“Yeah, well, you’re much cooler than me,” I said.
I felt my back leave the wall and then my feet, dangling limply on the handlebars with tiny people watching below. The slide caught me, and though it wasn’t cushioned, I can confirm the impact doesn’t hurt.
There’s side-by-side partner walls that are impossible to climb until you activate the steel handholds. You press a button that releases the next set of your partner’s handholds, then wait for them to climb and activate yours, use those to ascend to the next button, and so on. Just check to make sure your partner’s face isn’t near the wall when you press your button — the handholds whip out almost instantly (I almost took out my partner’s jaw.) Ask about a hidden activity: Behind a black curtain inside a tower of climbing walls is a glow-in-the-dark wall.
You clip your harness into auto-belays — meaning a machine slows your descent instead of another person holding the rope — so it’s easy to move between activities. And fair warning: Sender City is both kid and adult-friendly, but my recent session was almost all children. However, it’s totally worth it. An hour-long session is $30.
Mission Escape Games
Staff will “lock” you in a room with one hour to escape, but they watch you via cameras in case you need a hint (so don’t do anything embarrassing). While an hour might seem long, you’ll likely need every minute you can get, unless you’re the Scooby Doo gang. Be sure to bring your best team — some of the puzzles require serious brainpower. On weekdays, a room is a flat rate of $120 for 2-3 players or individually pay $32 per person with 4-10 players. Other escape rooms have lockers for your bags, but you get to keep them in a basket in the room here.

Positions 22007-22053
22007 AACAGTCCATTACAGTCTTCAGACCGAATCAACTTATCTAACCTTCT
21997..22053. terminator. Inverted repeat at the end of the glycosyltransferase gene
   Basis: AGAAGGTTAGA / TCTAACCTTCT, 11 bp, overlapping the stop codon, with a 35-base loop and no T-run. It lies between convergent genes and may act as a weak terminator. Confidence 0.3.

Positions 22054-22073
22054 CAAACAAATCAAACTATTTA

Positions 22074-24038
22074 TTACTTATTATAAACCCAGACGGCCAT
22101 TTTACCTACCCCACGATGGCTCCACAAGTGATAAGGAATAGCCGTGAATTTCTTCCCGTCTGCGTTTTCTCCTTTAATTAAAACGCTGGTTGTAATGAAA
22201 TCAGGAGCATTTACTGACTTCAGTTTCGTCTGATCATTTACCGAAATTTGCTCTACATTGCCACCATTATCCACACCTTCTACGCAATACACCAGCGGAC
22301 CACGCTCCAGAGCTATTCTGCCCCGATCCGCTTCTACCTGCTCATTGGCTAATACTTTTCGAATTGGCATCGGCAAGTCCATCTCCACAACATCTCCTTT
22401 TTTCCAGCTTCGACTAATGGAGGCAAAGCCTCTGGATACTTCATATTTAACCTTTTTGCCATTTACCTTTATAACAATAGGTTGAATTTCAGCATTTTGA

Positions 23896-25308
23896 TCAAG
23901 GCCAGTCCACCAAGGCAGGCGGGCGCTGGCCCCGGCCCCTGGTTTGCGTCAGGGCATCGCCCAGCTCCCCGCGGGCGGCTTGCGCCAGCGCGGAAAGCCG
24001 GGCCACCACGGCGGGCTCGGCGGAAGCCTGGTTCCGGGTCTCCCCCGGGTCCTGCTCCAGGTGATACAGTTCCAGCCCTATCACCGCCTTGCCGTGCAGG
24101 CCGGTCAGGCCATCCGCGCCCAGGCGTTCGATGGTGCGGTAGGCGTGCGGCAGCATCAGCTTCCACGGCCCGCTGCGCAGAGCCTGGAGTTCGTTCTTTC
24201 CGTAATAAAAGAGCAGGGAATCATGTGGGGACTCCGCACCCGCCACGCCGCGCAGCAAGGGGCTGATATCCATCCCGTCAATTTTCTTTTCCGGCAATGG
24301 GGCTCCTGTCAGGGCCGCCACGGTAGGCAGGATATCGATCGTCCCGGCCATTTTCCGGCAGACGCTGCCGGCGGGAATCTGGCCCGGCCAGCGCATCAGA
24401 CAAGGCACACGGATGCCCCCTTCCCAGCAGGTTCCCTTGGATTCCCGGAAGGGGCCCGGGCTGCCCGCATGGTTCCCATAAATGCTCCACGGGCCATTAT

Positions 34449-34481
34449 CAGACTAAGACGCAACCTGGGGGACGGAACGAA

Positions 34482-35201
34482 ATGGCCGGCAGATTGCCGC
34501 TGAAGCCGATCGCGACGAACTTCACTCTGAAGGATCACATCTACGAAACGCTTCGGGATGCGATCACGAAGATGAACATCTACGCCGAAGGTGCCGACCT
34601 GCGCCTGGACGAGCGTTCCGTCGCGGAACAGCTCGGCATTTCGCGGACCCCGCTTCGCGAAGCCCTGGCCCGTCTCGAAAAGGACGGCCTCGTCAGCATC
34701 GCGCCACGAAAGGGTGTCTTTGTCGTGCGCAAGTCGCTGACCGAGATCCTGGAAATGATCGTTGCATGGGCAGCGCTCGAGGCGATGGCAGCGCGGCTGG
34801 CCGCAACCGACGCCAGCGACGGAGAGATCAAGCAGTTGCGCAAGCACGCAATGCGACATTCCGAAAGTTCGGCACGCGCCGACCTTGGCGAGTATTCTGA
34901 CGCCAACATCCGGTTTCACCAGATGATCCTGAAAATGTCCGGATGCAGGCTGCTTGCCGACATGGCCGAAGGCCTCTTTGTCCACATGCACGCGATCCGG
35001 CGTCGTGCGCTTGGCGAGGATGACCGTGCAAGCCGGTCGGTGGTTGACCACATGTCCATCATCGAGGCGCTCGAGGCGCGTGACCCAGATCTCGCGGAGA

The GardenWalk offers plenty of activities to supplement the rest of the day. Fire+Ice has great mixed drinks and a DJ on weekends while bands rock out at the House of Blues. Catch a movie, go bowling or simulate driving a fighter jet or Boeing 737 at the Flightdeck Flight Simulation Center.
The LAB Anti-Mall
Record shop Creme Tangerine and jewelry shop May Martin are both run out of what looks like ‘60s trailers. Sell your used clothes to vintage shop Buffalo Exchange, then sip an IPA at the laid-back Bootlegger’s Brewery.
Shipley Nature Center
When you enter, hang a left before the Interpretive Center to see the egrets nesting in the trees, then follow the trail to spot them flying above. A volunteer will help point them out if you’re struggling to bird watch. If you can’t find a volunteer, they’re usually in the Interpretive Center, which includes exhibits about Huntington Beach history, flora and fauna.
Parking is free with a nature center sign and gate on the edge of the lot, but don’t be thrown off if it’s shut. The main entrance is to the left, deeper in Huntington Central Park. Hours are slim, only operating on Fridays and Saturdays from 9 a.m.-1 p.m., but a summer nights program runs from 4:30-7:30 p.m. with performances and presentations through August 27. Admission is free, but a $3 donation is advised.
Pirates Dinner Adventure